Coffee is more than just a beverage and vehicle for caffeine, it’s a livelihood and an experience, it is a thread that links communities. Whilst many romanticised versions of its origins circulate, its first discovery was probably accidental and is most certainly lost to ancient history. Whatever its origins, its dominance as a beverage has grown to become the world’s most drunk beverage, second only to water.

As my final contract in Qatar drew to its conclusion, I spent moments in that last year abroad considering my future, and my plan to open my own coffee shop back in South Africa began to develop. It was still not a set goal but rather an appealing option. Working within the Asian Games gave me access to another kind of community, sporting. Whilst this is not one of my passions, it was again an experience that brought me into contact with people from very diverse backgrounds. The international games industry is incredibly huge, with countries spending enormous amounts of money to showcase themselves as Olympic worthy destinations. The Winter Games were to take place in Whistler, Canada, the Common Wealth Games already in the final stages of planning in Melbourne, Australia and high hopes were for London’s bid for the next Olympic Games, whilst the Beijing Olympics in China was well under way. All of these were interesting options for work abroad, as well as further travel.

Given my newly adopted industry, many of the potential game’s cities became possible workplaces for me, and it would be relatively easy to apply for new contracts in my field.
As the Opening Ceremony for the 15th Asian Games neared, our already busy work place became frenetic. A riot of coordinated activity meant long hours, almost no weekends and many on-site logistics to be resolved. Nerves frayed, tensions heightened and coffee frequently fueled the pace. I got into the habit of having a Mars bar with an accompanying Turkish coffee in the late afternoon. Whilst not made in the same manner of espresso, it is equally strong and the finely milled beans, (often mildly spiced with cardamom), are boiled with sugar in an ibrik for up to three times, making Turkish coffee a time consuming process. The resulting brew is a thin powdery slurry, which once poured into small demitasse cups, needs a few minutes to settle. Only the top two thirds of this rich, sweet beverage are gently sipped, and as one nears the bottom, care has to be taken to avoid too much of the coffee ‘sludge’ that settles in the cup.

An exciting moment at our offices was when Starbucks opened a small satellite kiosk at the Games headquarters in downtown Doha. Mostly going there was an excuse to get away from the desk for a short while, (it was certainly not the quality of the coffee, which in true franchise style, continues to be priced high for the mediocre). Like it or not, these big brands have made an incredible contribution to international coffee culture, not so much in terms of quality of the beverage, as much as the approach to location, contemporary styling and convenience, in essence, creating a modern day subculture. Showcasing many regional varieties, Starbucks, Costa’s and Republic, to name a few, have afforded millions of coffee drinkers a stylised window into coffees from exotic growing regions from around the world.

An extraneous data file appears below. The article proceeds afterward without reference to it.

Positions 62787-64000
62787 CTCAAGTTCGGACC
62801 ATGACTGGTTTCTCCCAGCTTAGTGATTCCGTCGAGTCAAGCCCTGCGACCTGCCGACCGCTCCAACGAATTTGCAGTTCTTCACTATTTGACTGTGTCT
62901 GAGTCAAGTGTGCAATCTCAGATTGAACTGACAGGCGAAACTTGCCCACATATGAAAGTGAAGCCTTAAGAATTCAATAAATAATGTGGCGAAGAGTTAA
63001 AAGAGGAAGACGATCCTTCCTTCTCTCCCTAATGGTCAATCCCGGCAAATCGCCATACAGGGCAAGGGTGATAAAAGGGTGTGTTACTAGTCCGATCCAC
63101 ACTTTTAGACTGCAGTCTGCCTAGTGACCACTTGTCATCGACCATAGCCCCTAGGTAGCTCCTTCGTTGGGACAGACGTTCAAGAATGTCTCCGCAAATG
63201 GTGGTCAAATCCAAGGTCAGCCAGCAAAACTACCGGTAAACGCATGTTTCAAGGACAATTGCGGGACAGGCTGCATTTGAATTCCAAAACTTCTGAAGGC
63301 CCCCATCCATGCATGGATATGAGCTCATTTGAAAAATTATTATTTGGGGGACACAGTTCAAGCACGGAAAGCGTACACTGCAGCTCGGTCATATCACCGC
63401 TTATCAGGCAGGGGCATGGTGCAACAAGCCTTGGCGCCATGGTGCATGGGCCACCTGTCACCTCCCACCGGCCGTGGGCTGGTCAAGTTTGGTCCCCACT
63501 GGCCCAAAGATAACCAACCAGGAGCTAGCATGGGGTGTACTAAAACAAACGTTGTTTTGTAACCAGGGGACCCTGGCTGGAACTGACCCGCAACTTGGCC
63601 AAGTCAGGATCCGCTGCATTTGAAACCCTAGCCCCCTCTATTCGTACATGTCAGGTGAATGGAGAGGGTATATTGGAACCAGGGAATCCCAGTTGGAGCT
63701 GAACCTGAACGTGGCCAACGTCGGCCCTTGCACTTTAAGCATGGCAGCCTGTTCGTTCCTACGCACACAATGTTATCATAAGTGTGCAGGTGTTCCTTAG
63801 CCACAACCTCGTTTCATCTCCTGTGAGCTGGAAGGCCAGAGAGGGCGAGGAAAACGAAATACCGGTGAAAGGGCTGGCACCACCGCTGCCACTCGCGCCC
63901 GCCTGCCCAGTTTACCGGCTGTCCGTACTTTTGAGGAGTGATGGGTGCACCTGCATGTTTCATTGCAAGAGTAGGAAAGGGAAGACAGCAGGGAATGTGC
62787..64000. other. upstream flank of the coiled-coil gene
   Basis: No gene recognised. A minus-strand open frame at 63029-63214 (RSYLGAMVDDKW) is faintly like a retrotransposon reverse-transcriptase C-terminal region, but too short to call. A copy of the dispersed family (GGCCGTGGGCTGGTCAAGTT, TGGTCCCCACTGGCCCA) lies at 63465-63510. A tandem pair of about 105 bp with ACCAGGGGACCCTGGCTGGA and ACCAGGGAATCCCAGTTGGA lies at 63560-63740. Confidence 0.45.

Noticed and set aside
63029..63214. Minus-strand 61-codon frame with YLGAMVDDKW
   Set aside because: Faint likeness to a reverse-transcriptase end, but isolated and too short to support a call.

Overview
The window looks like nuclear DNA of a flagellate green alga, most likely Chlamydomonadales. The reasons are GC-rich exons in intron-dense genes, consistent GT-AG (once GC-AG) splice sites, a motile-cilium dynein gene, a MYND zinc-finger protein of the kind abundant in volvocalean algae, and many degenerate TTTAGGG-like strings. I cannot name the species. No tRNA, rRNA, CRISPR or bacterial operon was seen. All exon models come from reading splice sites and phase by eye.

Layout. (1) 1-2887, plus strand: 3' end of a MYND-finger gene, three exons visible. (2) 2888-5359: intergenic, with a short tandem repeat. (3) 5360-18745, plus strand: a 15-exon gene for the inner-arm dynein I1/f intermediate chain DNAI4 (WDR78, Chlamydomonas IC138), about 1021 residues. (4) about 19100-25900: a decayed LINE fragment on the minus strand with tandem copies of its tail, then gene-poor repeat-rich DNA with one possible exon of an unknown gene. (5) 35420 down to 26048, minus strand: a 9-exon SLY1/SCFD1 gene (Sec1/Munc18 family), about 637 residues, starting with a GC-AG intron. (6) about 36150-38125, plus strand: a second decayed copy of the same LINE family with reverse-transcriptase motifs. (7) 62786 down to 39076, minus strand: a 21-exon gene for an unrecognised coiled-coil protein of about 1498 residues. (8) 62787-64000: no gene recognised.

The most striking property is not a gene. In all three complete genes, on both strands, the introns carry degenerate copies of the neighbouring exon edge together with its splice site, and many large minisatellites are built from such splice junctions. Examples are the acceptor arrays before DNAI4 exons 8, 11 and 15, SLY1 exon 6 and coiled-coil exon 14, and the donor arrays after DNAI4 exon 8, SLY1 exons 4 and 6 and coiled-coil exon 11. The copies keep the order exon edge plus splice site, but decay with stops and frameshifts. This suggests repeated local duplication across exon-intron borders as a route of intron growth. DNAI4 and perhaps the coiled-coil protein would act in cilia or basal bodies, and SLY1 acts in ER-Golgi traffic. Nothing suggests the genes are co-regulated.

By the end of my contract with the Asian Games, in 2007, I had resolved to return to South Africa. I was tired of working a semi-nomadic lifestyle and needed to get home. I knew that I could no longer relate to a corporate lifestyle and had little intention of continuing my career as an engineer. This cemented the decision to open my own coffee shop. In a style true to the engineer in me, I had developed an overall concept, estimated the capital expenditure, and done my business plan, yet still had to be inspired by a name. In an industry fraught with hackneyed cliches, I wanted something that was both original, and gave homage to Italy’s significant contribution to coffee culture. Using Babel Fish, one of the early internet language sites, I started to translate a list of words I felt related to coffee shops.

Over the years, many folks have asked the meaning of caloroso, and I enjoy the memory of how it came about. Inspiration came sitting at Upstairs at Harry’s, having breakfast with my dad. After translating a few words, I came upon the Italian word for ‘hearty’. Literally meaning ‘hot’, caloroso can also be used as in English to mean warm or hearty, in a conversational context. It immediately resonated with me, and I knew that I had hit on a name that encompassed everything I enjoyed about a good coffee shop. The name Caloroso Coffee had a good ring to it, and it had the authenticity I had been looking for. I did an online search and could find no other reference to caloroso as a coffee shop anywhere else in the world. Not only would it be unique in South Africa, it was likely a first world wide! No domains had been registered online and in a glorious epiphany, I knew I had given my shop an identity.